How to make online learning effective?

How to make online learning effective?

Joel Santos ( – September 28, 2020 – 10:04am

Second of a five-part series

MANILA, Philippines — How to make online learning effective?

The rush to put education online amid the pandemic is unprecedented. Academic Institutions that have little to no experience with it are forced, within a couple of months, to throw together online programs for its students. As a result, complexities that ordinarily would be considered for such a critical shift, may not have been prepared for or even thought about. This has resulted in the hashtags among students such as #AcademicFreezeNow, and #AcademicEaseNow.

Thames International School had two years of blended and online learning experience in partnership with Singapore edutech companies before the pandemic. This head-start allowed Thames International to “survive” the school lockdowns by the government last March 2020. As such, 9 out of 10 Thames students said that the institution’s online education was an effective academic alternative since face-to-face classes were suspended. 

As part of its Bayanihan effort to contextualize and share its learnings, Thames International embarked on an Action Research Project on Online Learning Effectiveness involving nine (9) schools all over the country. 

Around 200 Senior High School Students from the nine institutions mainly, University of the Cordilleras (Baguio City), the University of St. Louis (Tuguegarao City), San Pablo Colleges (San Pablo City) Nova Schola (Tanauan City), Capitol University (Cagayan de Oro City), Ateneo de Davao University (Davao City), Rizal Memorial College (Davao City), STI Colleges (Gen. Santos City), Bukidnon Faith Christian School, Inc.(Valencia City) participated in the Thames research project that was sponsored by Globe Telecom. The students who were mostly “first-timers” in online learning went through two weeks of online classes with experienced and Singapore certified online lecturers from Thames. 

The key highlight of the research result was that“64% feel that online learning is the way to go in continuing their education during this pandemic.” This conclusion was borne out of the components of online learning used by the Thames lecturers such as:

  • Online content that was visual, clear, and accessible. 
  • Majority of the asynchronous content was in video format.
  • Collaboration and knowledge networking with classmates were done through group work and projects. 
  • There was a good balance of both asynchronous and live sessions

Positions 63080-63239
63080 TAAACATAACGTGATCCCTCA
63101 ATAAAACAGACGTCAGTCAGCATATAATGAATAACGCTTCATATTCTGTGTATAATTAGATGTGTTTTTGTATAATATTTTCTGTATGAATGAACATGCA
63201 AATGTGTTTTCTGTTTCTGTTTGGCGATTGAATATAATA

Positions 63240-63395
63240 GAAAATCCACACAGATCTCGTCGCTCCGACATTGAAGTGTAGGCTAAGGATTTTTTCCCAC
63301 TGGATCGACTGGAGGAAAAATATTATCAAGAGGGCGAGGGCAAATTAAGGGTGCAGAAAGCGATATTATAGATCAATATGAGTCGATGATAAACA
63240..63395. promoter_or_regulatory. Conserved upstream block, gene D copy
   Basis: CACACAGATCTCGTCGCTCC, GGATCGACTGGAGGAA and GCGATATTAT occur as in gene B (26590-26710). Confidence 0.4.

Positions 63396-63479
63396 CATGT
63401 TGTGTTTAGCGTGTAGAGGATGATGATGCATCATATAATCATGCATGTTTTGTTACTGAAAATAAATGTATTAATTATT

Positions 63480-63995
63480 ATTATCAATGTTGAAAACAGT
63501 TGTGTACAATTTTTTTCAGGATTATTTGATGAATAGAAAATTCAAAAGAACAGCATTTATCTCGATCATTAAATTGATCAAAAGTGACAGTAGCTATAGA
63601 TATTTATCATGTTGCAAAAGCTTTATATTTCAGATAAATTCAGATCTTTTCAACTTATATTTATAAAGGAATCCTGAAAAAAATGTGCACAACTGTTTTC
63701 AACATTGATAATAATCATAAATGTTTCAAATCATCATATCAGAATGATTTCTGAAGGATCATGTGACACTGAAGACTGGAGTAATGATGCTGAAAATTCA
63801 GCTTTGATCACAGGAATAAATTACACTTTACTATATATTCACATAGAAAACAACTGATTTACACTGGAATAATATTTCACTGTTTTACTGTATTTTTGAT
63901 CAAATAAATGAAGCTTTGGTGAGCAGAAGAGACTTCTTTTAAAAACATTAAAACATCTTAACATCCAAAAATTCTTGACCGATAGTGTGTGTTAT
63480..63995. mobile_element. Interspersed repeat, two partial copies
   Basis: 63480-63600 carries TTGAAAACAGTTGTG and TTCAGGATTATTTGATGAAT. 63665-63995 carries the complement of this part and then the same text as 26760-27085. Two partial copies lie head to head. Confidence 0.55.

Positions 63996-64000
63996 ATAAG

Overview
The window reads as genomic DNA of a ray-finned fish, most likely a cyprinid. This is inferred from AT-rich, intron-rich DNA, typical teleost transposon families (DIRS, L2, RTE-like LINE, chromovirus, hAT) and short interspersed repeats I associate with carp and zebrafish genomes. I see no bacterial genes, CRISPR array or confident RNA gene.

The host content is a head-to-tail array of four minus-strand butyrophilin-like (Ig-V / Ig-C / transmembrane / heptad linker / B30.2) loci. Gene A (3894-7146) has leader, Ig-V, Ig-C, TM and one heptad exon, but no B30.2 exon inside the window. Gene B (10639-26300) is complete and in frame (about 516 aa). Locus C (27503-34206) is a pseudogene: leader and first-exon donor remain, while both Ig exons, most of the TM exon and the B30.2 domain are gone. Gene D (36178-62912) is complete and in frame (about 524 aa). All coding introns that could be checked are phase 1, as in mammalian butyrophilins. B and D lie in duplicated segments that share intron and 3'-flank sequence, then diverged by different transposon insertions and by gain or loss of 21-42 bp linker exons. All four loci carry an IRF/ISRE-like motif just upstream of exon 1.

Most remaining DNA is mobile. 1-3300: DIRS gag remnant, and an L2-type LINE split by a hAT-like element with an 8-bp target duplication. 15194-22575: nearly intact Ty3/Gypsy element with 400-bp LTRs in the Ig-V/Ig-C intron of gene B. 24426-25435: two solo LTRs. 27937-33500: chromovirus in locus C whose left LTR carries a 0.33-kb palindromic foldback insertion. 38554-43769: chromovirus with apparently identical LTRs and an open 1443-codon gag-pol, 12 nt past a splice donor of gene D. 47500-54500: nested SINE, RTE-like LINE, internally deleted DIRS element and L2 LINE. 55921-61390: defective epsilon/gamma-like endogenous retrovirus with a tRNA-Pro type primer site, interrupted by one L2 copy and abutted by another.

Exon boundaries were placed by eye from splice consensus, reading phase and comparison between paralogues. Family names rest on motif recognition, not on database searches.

A student participant reiterated the above in her comment, “Group work became more meaningful for both teachers and students since all of us were challenged to cooperate and socialize with others as well.”

Despite the positive results above, challenges still came up for the students as first-timers to online learning. These are the feeling of isolation, adjustments to the new teacher-student roles in a virtual classroom, lack of “netiquette” or internet etiquette of some students, and the proverbial connectivity issues from time to time. 

A student highlighted the new roles between students and teachers when he shared, “During the first week of online classes, it was difficult for me because I was not used to having a conversation with a teacher online and taking activities online. I had a hard time balancing my time doing household chores and taking classes online; nonetheless, Freejoo (LMS) provided modules and video presentations that would help students understand the lesson.”

Our recommendation based on the results of the study coupled with the Thames experience are as follows:

  1. Teachers need to learn content development tools to be able to deliver the interactive and engaging educational materials the students require.
  2. Teachers need to find the right balance between asynchronous content and the live/synchronous sessions and ensure that they are spaced out accordingly. 
  3. The students’ socialization activities must be given priority and be part of the migration to a virtual experience similar to academics. 
  4. Conduct orientation of classroom management between students and teachers.

Thames International would like to support 500,000 teachers nationwide in their online teaching journey through the HEROES 2021 Project that seeks to rapidly train both public and private school educators on the skills needed to succeed in the “new normal.”  The project has been launched and implemented in DepEd NCR region led by Regional Director Malcolm Garma with more than 10,000 teachers trained. The second region to start with the training is DepEd Bicol Region led by Regional Director Gilbert Sadsad in partnership with the office of Vice President Leni Robredo.

To ensure inclusiveness, our corporate partners Unionbank, CitySavings Bank UBPxcellarator have sponsored the certification courses in online learning conducted by a learning partnership between Thames International (, EduRescue ( and Akadasia Singapore (

Joel Santos is the co-founder and President of Thames International School and author for the ReImagine Education Series. These are his views as an educator and proponent of the HEROES 2021 Project. For schools and teachers who want to participate in the program or get a copy of the research findings, please contact us at [email protected] or visit

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